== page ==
A financial stimulus package announced by public lenders on Wednesday, in line with government measures to cushion the economic fallout from the coronavirus pandemic, will provide vital resources for small and medium-sized enterprises (SMEs) and will be instrumental in maintaining the current employment rate, according to business representatives.
Three conventional banks – Ziraat, Halkbank and VakıfBank – and two participation lenders – Ziraat Katılım and Vakıf Katılım – announced their packages, available to all enterprises that are feeling the pinch from the outbreak. To qualify for support, companies cannot cut their number of registered employees from the end of February.
The package will provide a 36-month loan, with 7.5% annual interest and a six-month non-payment period. Banks will accept credit applications for up to TL 100 million (around $15.5 million).
The move follows a TL 100 billion (around $15.4 billion) relief package announced by President Recep Tayyip Erdoğan last week that included dozens of measures to help citizens, companies, businesses and institutions that might feel the economic impact from the outbreak.
Turkey’s death toll from the coronavirus increased by 15 to 59 on Wednesday, as the number of confirmed cases rose by 561 to 2,433, Health Minister Fahrettin Koca said.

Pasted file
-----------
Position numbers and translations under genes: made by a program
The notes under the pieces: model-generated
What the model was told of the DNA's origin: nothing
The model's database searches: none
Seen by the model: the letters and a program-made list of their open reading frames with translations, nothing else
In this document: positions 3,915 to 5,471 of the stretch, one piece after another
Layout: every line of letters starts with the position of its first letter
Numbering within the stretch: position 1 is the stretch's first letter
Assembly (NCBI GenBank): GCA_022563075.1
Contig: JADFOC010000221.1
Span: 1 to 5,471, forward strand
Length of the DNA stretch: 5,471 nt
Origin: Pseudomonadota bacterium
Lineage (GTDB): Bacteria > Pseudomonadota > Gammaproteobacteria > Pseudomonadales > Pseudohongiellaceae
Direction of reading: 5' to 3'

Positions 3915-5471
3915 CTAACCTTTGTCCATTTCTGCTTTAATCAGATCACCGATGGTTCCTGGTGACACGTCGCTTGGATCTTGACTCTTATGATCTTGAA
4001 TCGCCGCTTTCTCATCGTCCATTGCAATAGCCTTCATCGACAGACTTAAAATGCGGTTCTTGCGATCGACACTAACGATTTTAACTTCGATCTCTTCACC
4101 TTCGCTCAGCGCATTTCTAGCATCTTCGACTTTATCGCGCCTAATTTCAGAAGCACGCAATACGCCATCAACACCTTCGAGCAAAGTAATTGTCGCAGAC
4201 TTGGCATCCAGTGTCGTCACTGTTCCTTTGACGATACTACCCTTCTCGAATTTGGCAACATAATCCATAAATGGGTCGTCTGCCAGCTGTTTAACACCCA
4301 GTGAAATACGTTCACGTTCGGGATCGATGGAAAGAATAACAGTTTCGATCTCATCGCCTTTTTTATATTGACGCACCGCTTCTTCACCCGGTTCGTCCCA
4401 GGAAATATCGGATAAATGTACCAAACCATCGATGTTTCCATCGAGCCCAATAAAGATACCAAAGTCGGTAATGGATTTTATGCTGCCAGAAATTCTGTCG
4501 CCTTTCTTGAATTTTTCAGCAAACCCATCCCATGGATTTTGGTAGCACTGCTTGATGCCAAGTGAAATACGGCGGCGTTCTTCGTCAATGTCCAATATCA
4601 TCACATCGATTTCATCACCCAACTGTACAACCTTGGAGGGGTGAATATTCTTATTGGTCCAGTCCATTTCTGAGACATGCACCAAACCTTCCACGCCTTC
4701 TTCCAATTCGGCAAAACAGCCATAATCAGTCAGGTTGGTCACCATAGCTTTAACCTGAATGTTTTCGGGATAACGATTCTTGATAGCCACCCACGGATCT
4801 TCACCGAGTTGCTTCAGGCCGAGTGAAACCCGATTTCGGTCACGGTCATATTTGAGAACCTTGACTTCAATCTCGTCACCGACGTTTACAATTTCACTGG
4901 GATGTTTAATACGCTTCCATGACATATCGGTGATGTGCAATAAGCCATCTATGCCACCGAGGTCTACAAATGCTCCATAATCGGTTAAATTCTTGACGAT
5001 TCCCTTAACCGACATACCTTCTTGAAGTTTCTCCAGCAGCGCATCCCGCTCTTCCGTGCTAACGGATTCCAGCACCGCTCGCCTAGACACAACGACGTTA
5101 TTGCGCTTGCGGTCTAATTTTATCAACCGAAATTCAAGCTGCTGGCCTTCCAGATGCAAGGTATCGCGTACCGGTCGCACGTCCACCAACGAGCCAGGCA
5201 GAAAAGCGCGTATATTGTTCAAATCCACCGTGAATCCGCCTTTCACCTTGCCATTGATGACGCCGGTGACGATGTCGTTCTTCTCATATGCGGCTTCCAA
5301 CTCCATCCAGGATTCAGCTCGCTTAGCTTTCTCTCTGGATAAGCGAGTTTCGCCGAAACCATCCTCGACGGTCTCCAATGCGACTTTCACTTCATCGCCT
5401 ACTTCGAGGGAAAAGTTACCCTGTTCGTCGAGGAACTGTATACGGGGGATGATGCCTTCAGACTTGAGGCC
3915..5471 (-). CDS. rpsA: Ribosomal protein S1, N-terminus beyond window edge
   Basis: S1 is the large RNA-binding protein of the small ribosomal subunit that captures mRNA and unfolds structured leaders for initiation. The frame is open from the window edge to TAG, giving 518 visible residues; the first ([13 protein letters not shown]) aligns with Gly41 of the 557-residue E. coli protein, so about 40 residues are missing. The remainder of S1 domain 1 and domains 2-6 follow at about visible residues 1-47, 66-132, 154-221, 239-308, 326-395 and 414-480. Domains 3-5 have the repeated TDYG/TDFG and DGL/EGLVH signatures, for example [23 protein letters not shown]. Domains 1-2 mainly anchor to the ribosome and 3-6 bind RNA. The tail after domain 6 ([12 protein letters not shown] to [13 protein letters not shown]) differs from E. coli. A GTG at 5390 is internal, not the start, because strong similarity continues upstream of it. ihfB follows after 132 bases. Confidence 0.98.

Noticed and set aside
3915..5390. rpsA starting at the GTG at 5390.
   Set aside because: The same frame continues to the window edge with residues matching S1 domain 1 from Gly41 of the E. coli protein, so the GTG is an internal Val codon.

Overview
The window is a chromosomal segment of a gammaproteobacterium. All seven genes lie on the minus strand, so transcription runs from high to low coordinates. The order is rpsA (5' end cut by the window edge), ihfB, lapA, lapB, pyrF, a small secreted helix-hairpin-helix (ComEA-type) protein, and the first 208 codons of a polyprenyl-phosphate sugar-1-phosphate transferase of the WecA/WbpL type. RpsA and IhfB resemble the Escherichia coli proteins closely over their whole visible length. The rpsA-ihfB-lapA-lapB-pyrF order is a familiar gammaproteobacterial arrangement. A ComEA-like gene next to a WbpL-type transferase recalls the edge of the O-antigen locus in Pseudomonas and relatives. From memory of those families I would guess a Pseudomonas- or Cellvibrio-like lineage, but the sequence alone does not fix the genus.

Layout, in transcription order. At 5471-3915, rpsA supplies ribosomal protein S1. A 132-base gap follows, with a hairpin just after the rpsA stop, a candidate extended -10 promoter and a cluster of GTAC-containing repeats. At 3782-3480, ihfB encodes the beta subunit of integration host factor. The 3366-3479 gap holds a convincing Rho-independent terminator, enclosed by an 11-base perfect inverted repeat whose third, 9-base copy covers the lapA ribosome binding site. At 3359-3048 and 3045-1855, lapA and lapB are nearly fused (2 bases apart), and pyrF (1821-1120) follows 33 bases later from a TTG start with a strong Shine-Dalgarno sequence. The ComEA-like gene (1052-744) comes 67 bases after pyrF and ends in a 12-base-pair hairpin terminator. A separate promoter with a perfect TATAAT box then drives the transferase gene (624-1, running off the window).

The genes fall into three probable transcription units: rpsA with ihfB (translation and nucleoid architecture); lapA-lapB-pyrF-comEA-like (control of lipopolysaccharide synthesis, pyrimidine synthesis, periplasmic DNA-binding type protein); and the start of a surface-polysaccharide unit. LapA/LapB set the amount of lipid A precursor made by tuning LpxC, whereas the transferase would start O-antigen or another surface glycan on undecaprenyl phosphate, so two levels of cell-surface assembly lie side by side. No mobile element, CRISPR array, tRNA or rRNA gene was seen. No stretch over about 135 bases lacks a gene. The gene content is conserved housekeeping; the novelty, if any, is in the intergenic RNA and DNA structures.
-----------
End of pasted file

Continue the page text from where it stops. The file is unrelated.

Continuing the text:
To contain the virus, Ankara has taken a series of measures to contain the virus, including limiting the use of public spaces and imposing a curfew on the elderly, as well as closing schools, cafes and bars, banning mass prayers and suspending sports matches and flights.
Erdoğan said Wednesday that Turkey, which has a population of about 83 million, would overcome the coronavirus outbreak in two to three weeks.
Employment and production should be maintained to prevent the economy from suffering greater loss, said Istanbul Chamber of Commerce (İTO) chairman Şekib Avdagiç, who also praised the stimulus announced by the public lenders.
“A vital resource will be created, especially for SMEs. Plus, employment protection being one of the criteria is extremely important,” Avdagiç noted. He also underlined the importance of maximizing the number of companies to benefit from the package.
“The success of the support will be determined by the spread of the loan to the base,” he continued. “The more SMEs benefit from this loan support, the more impact it will have. The more companies this resource reaches, the faster the wheels will spin.”
Indicating that each of these steps serves as a link of the chain, Avdagiç pointed out that short working allowances, postponement of loan payments and cost-effective financing announced by the government and banks “will make a contribution to the compensation of this process.”
Under the TL 100 billion package announced by Erdoğan, the country postponed debt payments and reduced the tax burden on some sectors.
Debt repayments of companies affected by the coronavirus were postponed for a minimum of three months, while value-added taxes (VAT) and social security payments for various sectors were also deferred.
VAT for domestic aviation was cut to 1% from 18% and the limit of the treasury-backed credit guarantee fund, which guarantees loans to small and medium-sized businesses, would be doubled to TL 50 billion ($7.7 billion).